Deep River Night, award-winning poet Patrick Lane’s second novel, feels like a cross between the early novels of Cormac McCarthy, which revolve around sudden eruptions of violence in rural areas where savagery otherwise thrums as an undercurrent, and Sheila Watson’s marrying of mysticism to similar themes.
Lane’s story revolves around Art Kenning, an alcoholic veteran of World War II now working (in 1960) as a medic in a BC sawmill village. Art’s haunted by the war, having witnessed too much and felt like he did too little to stay its horrors.
A teenaged runaway, Joel, struggles less-dark demons, torn between his fascination with two women, one an abused indigenous girl purchased from a residential school for fifty dollars and locked nightly in a wire cage, let out daily to work at the local store.
Having published over 20 books of poetry, Lane’s stylistic skill is the novel’s great strength. Lane writes tense, muscular prose that strikes a perfect balance between a stark, simple clarity and dense, complicated images that have all the heft of a sharp, startling poem.
Early in the novel, Art stitches up a young boy, and the moment nicely displays Lane’s mingling of poetry and prose:
The needle binding the seam of Emerson’s wound was something far away from the body on the bed. The boy under Art’s hands was an osprey child moving feathered through the river currents in search of an elusive trout, a silver fish that was always almost in his talons and never was.
Lane’s lines more often take dark, cutting imagery, the brutal slaughter of war or the casual cruelty of men in peacetime, as their subject. Lane always hits a perfect pitch with his prose style, no matter how light or dark:
One night when Ernie was working Joel had taken one of Ernie’s bear skulls down from the shelf and a funnel spider crawled from one of the eye sockets. Joel stared into the cavity at the web where the bear’s brain used to be. Some nights he dreamed of being pulled into such a tunnel, a white weave filling his lungs. The nightmare always woke him, Joel lifting from his pillow as he tried to get air into his chest.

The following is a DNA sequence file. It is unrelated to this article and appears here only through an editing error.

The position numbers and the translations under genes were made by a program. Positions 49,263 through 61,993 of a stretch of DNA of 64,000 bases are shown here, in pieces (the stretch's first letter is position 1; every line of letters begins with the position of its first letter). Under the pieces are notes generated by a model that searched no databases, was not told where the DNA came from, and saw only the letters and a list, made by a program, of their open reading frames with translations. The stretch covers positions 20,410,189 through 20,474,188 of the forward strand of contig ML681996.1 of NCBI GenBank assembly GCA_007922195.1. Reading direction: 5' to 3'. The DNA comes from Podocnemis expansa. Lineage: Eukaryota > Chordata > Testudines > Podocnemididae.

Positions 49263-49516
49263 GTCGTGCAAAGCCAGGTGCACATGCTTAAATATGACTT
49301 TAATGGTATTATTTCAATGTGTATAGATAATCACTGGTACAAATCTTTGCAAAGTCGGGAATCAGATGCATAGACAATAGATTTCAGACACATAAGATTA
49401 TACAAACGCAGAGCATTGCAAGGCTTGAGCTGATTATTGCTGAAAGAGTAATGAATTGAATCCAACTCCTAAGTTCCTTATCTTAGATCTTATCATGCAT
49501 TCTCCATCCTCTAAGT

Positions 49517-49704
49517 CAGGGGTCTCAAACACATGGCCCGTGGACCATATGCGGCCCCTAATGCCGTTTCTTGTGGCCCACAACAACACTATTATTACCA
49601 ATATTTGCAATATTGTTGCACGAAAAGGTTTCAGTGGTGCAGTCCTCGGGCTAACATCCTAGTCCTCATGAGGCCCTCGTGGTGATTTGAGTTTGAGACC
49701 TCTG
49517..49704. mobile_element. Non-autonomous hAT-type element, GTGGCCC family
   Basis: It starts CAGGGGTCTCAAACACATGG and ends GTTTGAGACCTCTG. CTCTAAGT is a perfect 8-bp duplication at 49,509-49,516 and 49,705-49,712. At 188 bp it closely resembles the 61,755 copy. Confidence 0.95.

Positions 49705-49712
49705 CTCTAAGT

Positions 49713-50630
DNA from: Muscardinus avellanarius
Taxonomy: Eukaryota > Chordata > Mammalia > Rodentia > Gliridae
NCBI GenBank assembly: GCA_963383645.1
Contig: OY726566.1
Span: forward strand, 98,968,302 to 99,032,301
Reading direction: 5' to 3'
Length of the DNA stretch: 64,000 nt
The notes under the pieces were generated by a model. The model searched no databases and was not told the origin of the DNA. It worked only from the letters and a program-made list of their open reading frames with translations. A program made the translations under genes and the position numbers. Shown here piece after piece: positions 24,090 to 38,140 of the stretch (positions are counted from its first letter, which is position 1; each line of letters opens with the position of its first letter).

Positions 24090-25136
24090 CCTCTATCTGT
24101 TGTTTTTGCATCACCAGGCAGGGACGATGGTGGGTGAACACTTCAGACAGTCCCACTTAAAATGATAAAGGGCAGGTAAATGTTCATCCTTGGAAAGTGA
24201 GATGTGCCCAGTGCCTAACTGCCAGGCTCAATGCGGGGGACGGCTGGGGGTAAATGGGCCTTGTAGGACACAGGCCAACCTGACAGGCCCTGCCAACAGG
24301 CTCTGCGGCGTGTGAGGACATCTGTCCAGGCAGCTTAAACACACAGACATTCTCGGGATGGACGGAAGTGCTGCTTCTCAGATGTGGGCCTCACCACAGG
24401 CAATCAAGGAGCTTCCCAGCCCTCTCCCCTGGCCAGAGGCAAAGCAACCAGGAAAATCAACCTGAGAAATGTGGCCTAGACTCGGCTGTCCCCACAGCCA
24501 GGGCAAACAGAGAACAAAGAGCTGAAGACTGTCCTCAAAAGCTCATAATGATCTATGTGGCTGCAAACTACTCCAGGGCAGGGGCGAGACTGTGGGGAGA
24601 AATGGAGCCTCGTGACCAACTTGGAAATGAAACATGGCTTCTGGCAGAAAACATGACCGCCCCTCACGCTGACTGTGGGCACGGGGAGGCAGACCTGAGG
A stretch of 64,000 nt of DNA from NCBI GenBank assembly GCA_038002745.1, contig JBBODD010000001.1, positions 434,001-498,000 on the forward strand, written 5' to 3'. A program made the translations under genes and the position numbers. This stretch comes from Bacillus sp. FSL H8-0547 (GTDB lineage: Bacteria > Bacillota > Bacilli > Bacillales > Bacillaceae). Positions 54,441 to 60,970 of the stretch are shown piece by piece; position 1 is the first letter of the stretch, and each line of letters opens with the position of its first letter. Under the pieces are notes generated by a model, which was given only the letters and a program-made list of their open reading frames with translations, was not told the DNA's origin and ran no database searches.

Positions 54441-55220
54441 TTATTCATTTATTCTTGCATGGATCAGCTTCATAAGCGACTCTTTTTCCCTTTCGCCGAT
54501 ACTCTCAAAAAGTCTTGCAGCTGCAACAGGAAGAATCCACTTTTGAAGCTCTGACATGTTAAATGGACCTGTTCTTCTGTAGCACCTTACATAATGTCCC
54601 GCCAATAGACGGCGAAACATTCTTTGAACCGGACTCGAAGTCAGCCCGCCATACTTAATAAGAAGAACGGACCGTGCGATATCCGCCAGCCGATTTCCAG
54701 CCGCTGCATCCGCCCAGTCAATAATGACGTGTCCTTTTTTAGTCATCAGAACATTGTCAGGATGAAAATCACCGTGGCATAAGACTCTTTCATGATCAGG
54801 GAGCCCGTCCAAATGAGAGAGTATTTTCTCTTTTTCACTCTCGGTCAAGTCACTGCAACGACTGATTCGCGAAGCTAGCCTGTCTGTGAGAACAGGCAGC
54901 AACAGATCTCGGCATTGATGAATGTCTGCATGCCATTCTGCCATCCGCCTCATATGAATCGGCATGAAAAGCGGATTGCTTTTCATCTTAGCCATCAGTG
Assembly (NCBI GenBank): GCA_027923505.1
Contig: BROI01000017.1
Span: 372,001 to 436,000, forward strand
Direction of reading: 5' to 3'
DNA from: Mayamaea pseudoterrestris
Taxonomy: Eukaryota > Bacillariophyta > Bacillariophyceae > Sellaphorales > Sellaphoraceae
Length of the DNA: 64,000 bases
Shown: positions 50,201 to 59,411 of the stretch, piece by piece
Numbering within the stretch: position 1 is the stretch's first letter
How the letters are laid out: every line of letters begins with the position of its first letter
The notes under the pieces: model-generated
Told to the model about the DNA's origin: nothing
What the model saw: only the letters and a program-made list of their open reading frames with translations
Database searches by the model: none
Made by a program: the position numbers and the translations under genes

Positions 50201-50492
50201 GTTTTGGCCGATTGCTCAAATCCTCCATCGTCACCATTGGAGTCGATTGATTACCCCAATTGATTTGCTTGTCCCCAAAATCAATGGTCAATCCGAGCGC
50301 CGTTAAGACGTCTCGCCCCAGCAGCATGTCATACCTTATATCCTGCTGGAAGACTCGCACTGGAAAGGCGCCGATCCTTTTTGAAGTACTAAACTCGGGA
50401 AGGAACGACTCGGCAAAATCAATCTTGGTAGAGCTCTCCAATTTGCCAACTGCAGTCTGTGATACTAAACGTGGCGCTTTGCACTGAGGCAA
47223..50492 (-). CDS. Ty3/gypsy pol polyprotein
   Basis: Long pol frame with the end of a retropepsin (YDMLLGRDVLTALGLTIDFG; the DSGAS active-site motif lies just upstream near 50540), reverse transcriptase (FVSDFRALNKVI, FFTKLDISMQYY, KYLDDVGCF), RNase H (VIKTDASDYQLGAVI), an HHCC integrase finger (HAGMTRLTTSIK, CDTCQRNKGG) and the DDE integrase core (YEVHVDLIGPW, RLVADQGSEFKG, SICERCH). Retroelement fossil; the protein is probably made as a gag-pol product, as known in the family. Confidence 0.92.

The weakness is Lane’s plot. The action in most chapters is minimal, with Lane focusing on flashbacks or having characters relive traumas, so most of the novel is backstory exposition.
Although the story takes place over a mere two days, which might suggest a quick pace, its core events don’t begin for some time. The novel’s first quarter could be cut without affecting its plot.
The result is a slow build, where nearly nothing happens, and the story seems to be going nowhere. When events do begin to unfold, the backstory emphasis becomes frustrating, as Lane keeps retreating into character memories.
A related frustration is that characters, since they do not do much in the moment, and thus do not truly define themselves through taking action, don’t depart far from being stereotype. This is most concerning when it comes to the poetry-spouting, opium-smoking Chinese cook. Wang Po has more depth that that sentence suggests, but the passivity of his character, and others, makes it difficult for Lane to display that depth.
Deep River Night remains a beautifully written, bold, and startling novel, but a sharper focus on the plot’s progression and more complex, active characters would have brought more force to the story.